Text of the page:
I was recently hiking with my husband in Colorado in an aspen forest near Vail. It’s been hot in Dallas in August. I was counting my blessings to have a few days in a cooler climate. I had worn a hat, a Columbia brand “adventure hat” I bought at a sporting goods store. I had slathered sunscreen all over face, neck and arms. I had sprayed bug spray on my ankles, neck, wrists, and even the brim of my hat. I had brought a bottle of water and a zone bar. I had taken every precaution to guard against sunburn, bug bites, dehydration and hunger. There was one danger I had apparently forgotten though. It came to my attention about 2 miles into the hike when I came upon a sign that said “Warning: Black Bears in the area.” I stopped and looked at the sign, thinking that it would have been good to know that at the beginning of the hike. Or maybe not. In some cases in life it may be a good thing that we don’t know exactly what we’re getting into, because we might never take the risk. I’ll leave it to you the reader to come up with your own examples.
As I stood there looking at the black bear warning sign, I pictured me being confronted by a black bear. I wondered- what would I do? I would smile at the bear, gesture for it to hold off on making its next move for just a moment, pull out my iPhone and look up “What to do when confronted by a black bear.” Maybe it would have been better to look that up before I started the hike.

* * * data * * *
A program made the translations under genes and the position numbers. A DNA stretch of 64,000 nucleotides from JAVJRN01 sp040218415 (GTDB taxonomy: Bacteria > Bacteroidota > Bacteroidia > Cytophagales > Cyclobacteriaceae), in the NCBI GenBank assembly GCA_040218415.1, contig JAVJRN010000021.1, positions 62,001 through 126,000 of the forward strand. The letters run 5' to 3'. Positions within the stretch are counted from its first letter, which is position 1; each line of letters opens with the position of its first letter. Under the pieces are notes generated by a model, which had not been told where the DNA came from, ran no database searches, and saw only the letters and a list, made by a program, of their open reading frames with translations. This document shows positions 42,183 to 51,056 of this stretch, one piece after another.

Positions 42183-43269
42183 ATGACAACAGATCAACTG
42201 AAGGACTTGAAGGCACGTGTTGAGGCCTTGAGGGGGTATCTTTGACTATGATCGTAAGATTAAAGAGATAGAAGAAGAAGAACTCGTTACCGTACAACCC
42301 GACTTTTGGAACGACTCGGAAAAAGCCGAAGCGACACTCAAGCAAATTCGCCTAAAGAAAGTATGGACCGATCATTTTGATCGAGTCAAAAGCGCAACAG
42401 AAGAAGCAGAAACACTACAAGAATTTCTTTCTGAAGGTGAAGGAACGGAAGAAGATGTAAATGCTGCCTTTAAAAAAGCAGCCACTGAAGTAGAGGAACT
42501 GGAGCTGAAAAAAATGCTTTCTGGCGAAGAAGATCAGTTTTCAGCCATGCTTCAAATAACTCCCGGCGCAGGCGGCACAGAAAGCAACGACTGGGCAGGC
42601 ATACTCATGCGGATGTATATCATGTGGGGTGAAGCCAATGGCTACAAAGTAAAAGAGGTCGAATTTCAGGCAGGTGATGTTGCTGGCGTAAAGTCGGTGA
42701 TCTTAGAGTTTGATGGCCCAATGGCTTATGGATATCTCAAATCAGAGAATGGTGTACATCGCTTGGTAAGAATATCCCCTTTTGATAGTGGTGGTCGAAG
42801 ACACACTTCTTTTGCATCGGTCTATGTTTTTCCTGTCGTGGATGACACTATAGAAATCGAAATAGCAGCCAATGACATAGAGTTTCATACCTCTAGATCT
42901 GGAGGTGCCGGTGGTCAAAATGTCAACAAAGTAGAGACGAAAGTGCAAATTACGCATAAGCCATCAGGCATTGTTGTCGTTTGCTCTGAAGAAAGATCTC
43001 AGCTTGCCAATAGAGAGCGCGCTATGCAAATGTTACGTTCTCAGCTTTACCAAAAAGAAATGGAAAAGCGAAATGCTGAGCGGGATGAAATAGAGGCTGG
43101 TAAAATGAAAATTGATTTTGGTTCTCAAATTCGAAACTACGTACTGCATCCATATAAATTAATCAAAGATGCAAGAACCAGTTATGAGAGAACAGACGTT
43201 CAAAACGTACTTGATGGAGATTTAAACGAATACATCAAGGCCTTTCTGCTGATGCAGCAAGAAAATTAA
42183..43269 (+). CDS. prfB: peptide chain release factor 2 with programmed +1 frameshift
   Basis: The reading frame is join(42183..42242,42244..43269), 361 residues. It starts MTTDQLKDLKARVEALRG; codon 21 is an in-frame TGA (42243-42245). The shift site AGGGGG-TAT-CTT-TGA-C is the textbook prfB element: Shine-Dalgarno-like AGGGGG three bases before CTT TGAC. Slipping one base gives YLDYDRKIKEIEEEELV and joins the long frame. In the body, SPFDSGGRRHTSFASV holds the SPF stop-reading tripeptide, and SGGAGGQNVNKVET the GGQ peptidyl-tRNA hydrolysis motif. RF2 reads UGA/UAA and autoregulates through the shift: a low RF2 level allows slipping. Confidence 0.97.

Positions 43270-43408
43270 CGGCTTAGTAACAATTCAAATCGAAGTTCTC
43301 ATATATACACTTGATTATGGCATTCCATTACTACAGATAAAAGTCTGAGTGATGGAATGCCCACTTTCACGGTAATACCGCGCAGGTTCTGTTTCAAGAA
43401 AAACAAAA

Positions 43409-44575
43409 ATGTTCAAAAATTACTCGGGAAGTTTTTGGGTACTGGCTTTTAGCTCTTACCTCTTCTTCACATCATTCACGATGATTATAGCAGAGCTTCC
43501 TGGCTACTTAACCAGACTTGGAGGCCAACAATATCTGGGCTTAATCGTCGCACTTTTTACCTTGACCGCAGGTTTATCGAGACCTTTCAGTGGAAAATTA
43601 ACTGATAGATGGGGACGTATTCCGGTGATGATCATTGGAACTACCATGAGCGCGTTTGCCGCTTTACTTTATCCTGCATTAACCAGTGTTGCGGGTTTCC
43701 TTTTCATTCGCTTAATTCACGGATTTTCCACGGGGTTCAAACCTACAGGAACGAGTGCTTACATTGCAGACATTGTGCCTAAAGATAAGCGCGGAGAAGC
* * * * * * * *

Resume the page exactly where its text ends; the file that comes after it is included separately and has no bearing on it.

If I had I would have found out some invaluable information about black bears and tips on what to do when you meet one. I did just that as soon as I got back to my room.
I found out that that “black bears populates forests in North America, and frequently climb trees. I thought, “Isn’t that cute! I used to like to climb trees too when I was a kid.” I read on.
“They generally fear you more than you fear them and will do anything to avoid humans. But sows, during the breeding season and while raising their cubs, can be dangerous since their behavior will be erratic and dangerous if they detect a danger to their babies. Otherwise, black bears are generally wary, timid and retiring, and try to avoid or escape human beings. They are predominantly herbivores.”
This was good to know, but what if the bear in question hadn’t read the website and didn’t realize that it was supposed to fear me more than I feared it. What if it didn’t realize that it was by nature wary and timid? What does “predominantly” mean in the context of my hypothetical encounter with a black bear?
As I continued reading the website I learned that “Bear confrontations can occur in any setting, from town to isolated country. Although nothing will guarantee your safety in bear country (their one predictability is their unpredictability), knowledge of bears and proper behavior will reduce your risk.
“Their one predictability is their unpredictability??” I don’t like the sound of that.